So, I’m alone. My wife has her brewing club tonight. Friends have probably made it home already. But the month ends tomorrow. I have to burn through my expense account. Stuck downtown, I decide to indulge my loneliness with wine and dinner.
Now, we prefer to cook and drink at home. Exploring the cutting edge of city cuisine costs a fortune. But I give it a chance just this once.
Sweaty thermometers still read 93 F. My palate begs for icy, dry bubbly. Wil suggests something off the list: Deltetto, Rosé Brut, Metodo Classico, Italy:
Half Pinot Nero (Noir) and half Nebbiolo (!!!) one rarely thinks of bubbly (let alone 48 months of Champagne method bubbly) from the Piedmont: home to Barbaresco and Barolo. Yet there it is, at the table, waiting to tell me all about itself.
Appearance: It looks gorgeous in an odd kind of way. The core color is a medium coppery, blood orange that fades to a golden edge.
Aromas: Sprightly watermelon, twangy grapefruit, and pomegranate turn into vanilla, bread crust, and a slight funky barnyard.
Palate: 6 g/l render this dry, with taught acids, snapped further by a rush of edgy fizz, and even a bit of tannic click. Luckily a medium body of fruit keeps it refreshing instead of austere.
Flavors: Like the nose, bright fruits play off slight dry bread and musk notes. The length is medium plus.
Deltetto is clearly very good (4 of 5), a delightful, early evening companion. We exchange glances, secretly laughing at sweaty tourists, wandering lost in their ridiculous hiking outfits.
But it’s high time I invite more serious guests: Barbaresco and pork.
Azienda Pier’s Nebbiolo comes from 2001’s harvest. This Riserva already sounds more established and serious before it reaches the table. I’m nervous I might embarrass myself.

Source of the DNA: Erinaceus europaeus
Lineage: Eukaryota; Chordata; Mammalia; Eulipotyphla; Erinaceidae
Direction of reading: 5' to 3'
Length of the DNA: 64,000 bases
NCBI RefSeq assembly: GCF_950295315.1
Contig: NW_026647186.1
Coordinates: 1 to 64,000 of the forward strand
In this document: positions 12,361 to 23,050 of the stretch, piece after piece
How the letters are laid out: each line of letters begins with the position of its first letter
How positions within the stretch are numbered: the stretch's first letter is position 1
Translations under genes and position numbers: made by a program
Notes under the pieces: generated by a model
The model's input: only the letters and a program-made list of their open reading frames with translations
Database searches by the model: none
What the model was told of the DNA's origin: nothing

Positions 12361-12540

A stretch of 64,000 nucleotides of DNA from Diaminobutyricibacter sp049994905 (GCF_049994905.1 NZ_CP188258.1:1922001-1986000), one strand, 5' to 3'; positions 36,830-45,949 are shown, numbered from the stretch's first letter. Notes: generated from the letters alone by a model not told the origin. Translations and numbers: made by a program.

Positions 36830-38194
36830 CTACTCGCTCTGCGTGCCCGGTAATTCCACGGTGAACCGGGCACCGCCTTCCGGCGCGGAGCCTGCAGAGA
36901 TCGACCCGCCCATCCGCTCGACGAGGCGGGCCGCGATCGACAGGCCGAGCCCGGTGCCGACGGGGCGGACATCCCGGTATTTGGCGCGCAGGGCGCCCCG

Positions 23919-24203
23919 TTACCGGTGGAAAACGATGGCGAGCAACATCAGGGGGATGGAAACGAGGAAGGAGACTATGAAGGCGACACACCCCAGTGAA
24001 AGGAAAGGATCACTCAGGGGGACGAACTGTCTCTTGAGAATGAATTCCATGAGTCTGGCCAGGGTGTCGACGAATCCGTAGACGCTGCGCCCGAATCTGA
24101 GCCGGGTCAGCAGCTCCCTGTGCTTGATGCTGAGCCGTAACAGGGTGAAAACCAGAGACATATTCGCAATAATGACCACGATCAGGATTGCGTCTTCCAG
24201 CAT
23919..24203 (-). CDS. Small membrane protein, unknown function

Appearance: The clear but deep garnet core is framed by a light brick-colored edge.
Aromas: I stick my nose in. The world closes. Daltetto’s lively, vapid conversation evaporates. Strolling couples disappear. Their barking dogs go silent. All that remains are pronounced proclamations of rhubarb, earth, white ash, dried rose petal, a superb pomegranate, and tobacco spice.
Palate: Time has moderated Pier’s structures beautifully. It is dry. Acids are high and bright. Tannins hungry for food. Alcohol notable. Yet all these pieces strum along with grace and patience.
Flavors: The complex array of aromas carry into the palate. However, Pier’s porcine partner truly enlivens our conversation. Its earthy beluga lentils pick up on the wine’s earthen, woody flavors. The delicate sweetness of dark fruits draw on the balsamic glaze. The salt and sweet meat of the marinated pork salivates and dallies with the wine’s flavors of cherry fruit and fig preserves.
Pier’s 2001 Barbaresco is an outstanding (5 of 5) companion to this meal. Like a young philosophy major it expounds on deep, albeit fashionable, questions about modern morality. It is worldly but still young. It simply won’t stop talking even after my glass empties. A fine friend for a lonely evening.
But then my wife texts me back into reality. Time to pay and go pick her up.
Thus concludes my (admittedly indirect) submission to the 11th Monthly Wine Writing Challenge #MWWC11 and it’s theme Friend. Thanks for reading.